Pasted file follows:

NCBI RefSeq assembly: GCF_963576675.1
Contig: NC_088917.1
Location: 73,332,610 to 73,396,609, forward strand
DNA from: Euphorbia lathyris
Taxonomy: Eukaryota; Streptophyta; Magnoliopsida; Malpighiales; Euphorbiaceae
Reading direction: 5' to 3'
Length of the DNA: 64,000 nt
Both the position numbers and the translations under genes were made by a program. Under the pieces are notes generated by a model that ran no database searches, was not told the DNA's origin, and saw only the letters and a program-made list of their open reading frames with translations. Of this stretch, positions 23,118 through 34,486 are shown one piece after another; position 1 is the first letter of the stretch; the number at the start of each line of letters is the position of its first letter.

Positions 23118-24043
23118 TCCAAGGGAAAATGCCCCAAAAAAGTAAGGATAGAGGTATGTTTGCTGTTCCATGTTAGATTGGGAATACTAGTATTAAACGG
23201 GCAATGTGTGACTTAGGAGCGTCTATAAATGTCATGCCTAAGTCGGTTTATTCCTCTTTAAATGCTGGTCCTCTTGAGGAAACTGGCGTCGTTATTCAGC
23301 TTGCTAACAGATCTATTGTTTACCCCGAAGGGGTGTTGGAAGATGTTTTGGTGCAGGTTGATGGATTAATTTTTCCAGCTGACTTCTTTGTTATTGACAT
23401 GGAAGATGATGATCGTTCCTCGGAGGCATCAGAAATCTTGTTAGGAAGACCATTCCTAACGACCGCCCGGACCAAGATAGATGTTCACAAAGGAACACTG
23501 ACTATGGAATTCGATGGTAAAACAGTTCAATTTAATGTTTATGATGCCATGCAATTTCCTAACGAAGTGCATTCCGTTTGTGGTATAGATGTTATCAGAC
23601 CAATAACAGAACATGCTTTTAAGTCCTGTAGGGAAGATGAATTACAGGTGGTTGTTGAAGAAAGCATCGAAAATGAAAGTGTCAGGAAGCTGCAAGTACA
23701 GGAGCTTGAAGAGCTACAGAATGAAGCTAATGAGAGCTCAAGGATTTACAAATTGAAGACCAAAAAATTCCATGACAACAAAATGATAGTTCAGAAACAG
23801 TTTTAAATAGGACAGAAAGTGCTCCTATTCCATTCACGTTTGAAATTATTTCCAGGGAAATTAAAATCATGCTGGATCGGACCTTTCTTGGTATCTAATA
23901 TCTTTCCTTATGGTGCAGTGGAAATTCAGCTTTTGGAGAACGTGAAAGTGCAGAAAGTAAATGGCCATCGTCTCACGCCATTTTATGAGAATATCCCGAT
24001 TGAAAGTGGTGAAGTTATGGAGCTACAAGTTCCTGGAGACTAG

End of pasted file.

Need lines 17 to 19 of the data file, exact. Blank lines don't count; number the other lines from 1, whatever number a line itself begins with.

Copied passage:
23801 TTTTAAATAGGACAGAAAGTGCTCCTATTCCATTCACGTTTGAAATTATTTCCAGGGAAATTAAAATCATGCTGGATCGGACCTTTCTTGGTATCTAATA
23901 TCTTTCCTTATGGTGCAGTGGAAATTCAGCTTTTGGAGAACGTGAAAGTGCAGAAAGTAAATGGCCATCGTCTCACGCCATTTTATGAGAATATCCCGAT
24001 TGAAAGTGGTGAAGTTATGGAGCTACAAGTTCCTGGAGACTAG